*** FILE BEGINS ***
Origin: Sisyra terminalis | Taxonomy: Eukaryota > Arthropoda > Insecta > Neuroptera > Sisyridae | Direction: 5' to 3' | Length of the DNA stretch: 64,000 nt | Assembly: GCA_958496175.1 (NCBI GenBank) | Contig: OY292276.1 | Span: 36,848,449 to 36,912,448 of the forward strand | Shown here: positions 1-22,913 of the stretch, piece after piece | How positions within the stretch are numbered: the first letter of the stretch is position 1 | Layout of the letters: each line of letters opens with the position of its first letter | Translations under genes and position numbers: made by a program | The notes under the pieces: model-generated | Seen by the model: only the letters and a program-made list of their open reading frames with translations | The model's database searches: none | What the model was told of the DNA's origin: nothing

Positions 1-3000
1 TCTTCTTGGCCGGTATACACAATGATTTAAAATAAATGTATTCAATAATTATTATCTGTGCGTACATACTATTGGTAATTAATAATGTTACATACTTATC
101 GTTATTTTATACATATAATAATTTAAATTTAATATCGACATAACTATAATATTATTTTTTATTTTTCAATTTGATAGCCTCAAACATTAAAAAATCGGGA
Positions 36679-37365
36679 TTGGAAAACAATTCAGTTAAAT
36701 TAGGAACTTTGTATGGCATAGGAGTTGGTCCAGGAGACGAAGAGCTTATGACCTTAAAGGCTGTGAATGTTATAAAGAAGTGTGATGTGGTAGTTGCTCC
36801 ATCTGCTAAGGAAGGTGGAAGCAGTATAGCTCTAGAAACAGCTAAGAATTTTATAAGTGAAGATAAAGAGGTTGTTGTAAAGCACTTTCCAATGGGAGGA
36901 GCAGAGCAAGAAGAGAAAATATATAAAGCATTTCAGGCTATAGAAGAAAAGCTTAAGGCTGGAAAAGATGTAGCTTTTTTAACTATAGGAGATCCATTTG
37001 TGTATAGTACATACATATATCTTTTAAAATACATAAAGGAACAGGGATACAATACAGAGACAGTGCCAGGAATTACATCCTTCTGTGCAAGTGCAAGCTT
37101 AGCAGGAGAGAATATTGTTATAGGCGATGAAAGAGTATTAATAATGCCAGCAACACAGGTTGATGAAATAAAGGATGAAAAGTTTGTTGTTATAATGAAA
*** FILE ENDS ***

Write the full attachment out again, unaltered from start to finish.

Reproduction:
Origin: Sisyra terminalis | Taxonomy: Eukaryota > Arthropoda > Insecta > Neuroptera > Sisyridae | Direction: 5' to 3' | Length of the DNA stretch: 64,000 nt | Assembly: GCA_958496175.1 (NCBI GenBank) | Contig: OY292276.1 | Span: 36,848,449 to 36,912,448 of the forward strand | Shown here: positions 1-22,913 of the stretch, piece after piece | How positions within the stretch are numbered: the first letter of the stretch is position 1 | Layout of the letters: each line of letters opens with the position of its first letter | Translations under genes and position numbers: made by a program | The notes under the pieces: model-generated | Seen by the model: only the letters and a program-made list of their open reading frames with translations | The model's database searches: none | What the model was told of the DNA's origin: nothing

Positions 1-3000
1 TCTTCTTGGCCGGTATACACAATGATTTAAAATAAATGTATTCAATAATTATTATCTGTGCGTACATACTATTGGTAATTAATAATGTTACATACTTATC
101 GTTATTTTATACATATAATAATTTAAATTTAATATCGACATAACTATAATATTATTTTTTATTTTTCAATTTGATAGCCTCAAACATTAAAAAATCGGGA
Positions 36679-37365
36679 TTGGAAAACAATTCAGTTAAAT
36701 TAGGAACTTTGTATGGCATAGGAGTTGGTCCAGGAGACGAAGAGCTTATGACCTTAAAGGCTGTGAATGTTATAAAGAAGTGTGATGTGGTAGTTGCTCC
36801 ATCTGCTAAGGAAGGTGGAAGCAGTATAGCTCTAGAAACAGCTAAGAATTTTATAAGTGAAGATAAAGAGGTTGTTGTAAAGCACTTTCCAATGGGAGGA
36901 GCAGAGCAAGAAGAGAAAATATATAAAGCATTTCAGGCTATAGAAGAAAAGCTTAAGGCTGGAAAAGATGTAGCTTTTTTAACTATAGGAGATCCATTTG
37001 TGTATAGTACATACATATATCTTTTAAAATACATAAAGGAACAGGGATACAATACAGAGACAGTGCCAGGAATTACATCCTTCTGTGCAAGTGCAAGCTT
37101 AGCAGGAGAGAATATTGTTATAGGCGATGAAAGAGTATTAATAATGCCAGCAACACAGGTTGATGAAATAAAGGATGAAAAGTTTGTTGTTATAATGAAA